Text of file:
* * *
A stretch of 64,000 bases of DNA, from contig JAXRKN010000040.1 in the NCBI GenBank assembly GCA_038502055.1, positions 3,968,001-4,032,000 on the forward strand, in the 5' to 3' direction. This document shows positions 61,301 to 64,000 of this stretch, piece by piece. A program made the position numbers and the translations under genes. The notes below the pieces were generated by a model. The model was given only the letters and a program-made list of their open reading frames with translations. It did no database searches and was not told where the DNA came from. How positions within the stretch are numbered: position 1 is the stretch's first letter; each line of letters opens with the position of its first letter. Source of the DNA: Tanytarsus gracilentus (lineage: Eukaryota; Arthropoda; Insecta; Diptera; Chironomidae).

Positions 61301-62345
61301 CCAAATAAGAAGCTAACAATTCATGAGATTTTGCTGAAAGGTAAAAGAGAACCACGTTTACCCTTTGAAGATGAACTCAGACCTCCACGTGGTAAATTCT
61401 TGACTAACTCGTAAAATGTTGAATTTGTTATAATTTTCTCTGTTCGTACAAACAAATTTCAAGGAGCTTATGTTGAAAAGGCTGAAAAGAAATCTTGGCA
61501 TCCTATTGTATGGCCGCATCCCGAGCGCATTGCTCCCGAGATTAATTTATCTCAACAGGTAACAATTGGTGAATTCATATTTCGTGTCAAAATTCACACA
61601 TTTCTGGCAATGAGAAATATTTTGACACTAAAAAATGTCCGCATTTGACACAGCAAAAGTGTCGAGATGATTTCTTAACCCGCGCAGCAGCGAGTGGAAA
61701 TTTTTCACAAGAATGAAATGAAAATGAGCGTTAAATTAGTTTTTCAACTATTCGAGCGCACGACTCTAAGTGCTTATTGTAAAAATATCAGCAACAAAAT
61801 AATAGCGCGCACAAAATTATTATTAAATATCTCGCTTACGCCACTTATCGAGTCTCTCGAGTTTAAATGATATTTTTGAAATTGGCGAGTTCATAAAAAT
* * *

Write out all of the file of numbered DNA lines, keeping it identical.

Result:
A stretch of 64,000 bases of DNA, from contig JAXRKN010000040.1 in the NCBI GenBank assembly GCA_038502055.1, positions 3,968,001-4,032,000 on the forward strand, in the 5' to 3' direction. This document shows positions 61,301 to 64,000 of this stretch, piece by piece. A program made the position numbers and the translations under genes. The notes below the pieces were generated by a model. The model was given only the letters and a program-made list of their open reading frames with translations. It did no database searches and was not told where the DNA came from. How positions within the stretch are numbered: position 1 is the stretch's first letter; each line of letters opens with the position of its first letter. Source of the DNA: Tanytarsus gracilentus (lineage: Eukaryota; Arthropoda; Insecta; Diptera; Chironomidae).

Positions 61301-62345
61301 CCAAATAAGAAGCTAACAATTCATGAGATTTTGCTGAAAGGTAAAAGAGAACCACGTTTACCCTTTGAAGATGAACTCAGACCTCCACGTGGTAAATTCT
61401 TGACTAACTCGTAAAATGTTGAATTTGTTATAATTTTCTCTGTTCGTACAAACAAATTTCAAGGAGCTTATGTTGAAAAGGCTGAAAAGAAATCTTGGCA
61501 TCCTATTGTATGGCCGCATCCCGAGCGCATTGCTCCCGAGATTAATTTATCTCAACAGGTAACAATTGGTGAATTCATATTTCGTGTCAAAATTCACACA
61601 TTTCTGGCAATGAGAAATATTTTGACACTAAAAAATGTCCGCATTTGACACAGCAAAAGTGTCGAGATGATTTCTTAACCCGCGCAGCAGCGAGTGGAAA
61701 TTTTTCACAAGAATGAAATGAAAATGAGCGTTAAATTAGTTTTTCAACTATTCGAGCGCACGACTCTAAGTGCTTATTGTAAAAATATCAGCAACAAAAT
61801 AATAGCGCGCACAAAATTATTATTAAATATCTCGCTTACGCCACTTATCGAGTCTCTCGAGTTTAAATGATATTTTTGAAATTGGCGAGTTCATAAAAAT